Green season in the bush is not the ideal time to see the big game, with the grass being tall and the shrubs being in full leaf, there is just so many more places for the animals to hide.  Also the water is sitting in puddles or seasonal pans all over the place so, especially in an area like Hwange where the game relies heavily on the solar powered watering holes, the animals don’t have a desperate need to come down to the designated water holes.  But in saying this, the bush is always full of surprises and in some areas of Hwange, the creatures on everyone’s bucket list are very visible all year round.  We were lucky enough to be able to stay in one of these areas on our recent trip and on a game drive to Ngamo Plains, we had a beautiful sighting of a pride of lions.  This area is within the Wilderness Safaris concession so is not available to the general public unless you are staying at their camps, but it is a very happening place all year round.  The area is a huge almost treeless area surrounded by teak and acacia forests, and is quite breathtaking, with a huge diversity of bird life as well as hosting herds of zebra, wildebeest and impala almost all year round, which in turn brings the predators.

Lounging Lions

We had been alerted that this pride had been seen the previous day in the area, so we were scanning the wet grass scape for their light tan forms, but as always are surprisingly difficult to see.   We eventually spotted them way off in the distance, and could count 3 females and 7 youngsters of varying ages on a wildebeest kill.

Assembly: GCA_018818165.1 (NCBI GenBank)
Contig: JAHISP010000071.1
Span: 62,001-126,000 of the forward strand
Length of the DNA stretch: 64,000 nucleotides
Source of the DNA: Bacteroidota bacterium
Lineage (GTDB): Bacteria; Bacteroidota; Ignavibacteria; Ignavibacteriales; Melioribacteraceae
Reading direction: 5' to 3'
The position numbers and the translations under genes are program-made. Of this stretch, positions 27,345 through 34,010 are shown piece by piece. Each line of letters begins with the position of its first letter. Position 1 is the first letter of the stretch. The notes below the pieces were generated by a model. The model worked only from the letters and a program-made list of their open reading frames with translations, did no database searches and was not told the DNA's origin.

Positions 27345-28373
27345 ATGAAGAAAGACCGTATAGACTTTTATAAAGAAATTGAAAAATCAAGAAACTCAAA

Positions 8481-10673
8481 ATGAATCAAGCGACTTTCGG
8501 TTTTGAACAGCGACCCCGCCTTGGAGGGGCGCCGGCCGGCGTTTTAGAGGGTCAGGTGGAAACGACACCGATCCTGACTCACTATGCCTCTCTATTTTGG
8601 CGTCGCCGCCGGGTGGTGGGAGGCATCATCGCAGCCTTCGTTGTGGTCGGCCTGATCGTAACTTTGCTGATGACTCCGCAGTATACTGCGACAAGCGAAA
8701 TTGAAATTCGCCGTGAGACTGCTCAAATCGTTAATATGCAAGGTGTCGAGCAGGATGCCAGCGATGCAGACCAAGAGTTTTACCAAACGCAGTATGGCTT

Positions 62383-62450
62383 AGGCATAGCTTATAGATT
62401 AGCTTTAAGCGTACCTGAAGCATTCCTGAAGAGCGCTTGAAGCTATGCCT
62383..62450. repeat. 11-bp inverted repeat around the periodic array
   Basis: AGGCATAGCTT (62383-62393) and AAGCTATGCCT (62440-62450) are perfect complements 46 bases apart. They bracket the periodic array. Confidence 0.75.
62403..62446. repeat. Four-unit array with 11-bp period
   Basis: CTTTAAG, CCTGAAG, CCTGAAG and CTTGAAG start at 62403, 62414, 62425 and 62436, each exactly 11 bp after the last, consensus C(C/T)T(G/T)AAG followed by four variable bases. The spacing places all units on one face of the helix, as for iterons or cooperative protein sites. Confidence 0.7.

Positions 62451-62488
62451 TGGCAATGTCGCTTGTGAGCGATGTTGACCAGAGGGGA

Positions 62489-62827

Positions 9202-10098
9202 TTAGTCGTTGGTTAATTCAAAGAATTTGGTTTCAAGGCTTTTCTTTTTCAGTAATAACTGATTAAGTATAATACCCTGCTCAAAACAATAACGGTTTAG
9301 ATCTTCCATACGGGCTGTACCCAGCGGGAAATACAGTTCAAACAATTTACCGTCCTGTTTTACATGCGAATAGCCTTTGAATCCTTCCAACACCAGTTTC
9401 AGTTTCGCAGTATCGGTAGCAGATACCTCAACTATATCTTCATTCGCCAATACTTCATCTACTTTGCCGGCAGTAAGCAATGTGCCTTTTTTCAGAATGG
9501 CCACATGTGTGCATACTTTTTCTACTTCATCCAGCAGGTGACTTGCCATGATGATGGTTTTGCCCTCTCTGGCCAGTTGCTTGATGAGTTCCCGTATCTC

There was not much left of the poor victim, with just the head and skin being squabbled over by the greedy youngsters, while the adults lay nearby with bulging bellies in the grass.  Eventually one sub-adult must have won the disagreement, and walked off to a nearby mound to enjoy the remaining tatters.

An adult and 2 cubs got up and began moving off from the pride, making their way purposely towards the treeline in our direction.  From last nights storm and torrential rain, the area was full of puddles and they were clearly used to wet feet and plodded their way through.   They passed right in front of our vehicle, giving us a lovely close up view of them as they splashed their way towards the thicker bush and trees to our left.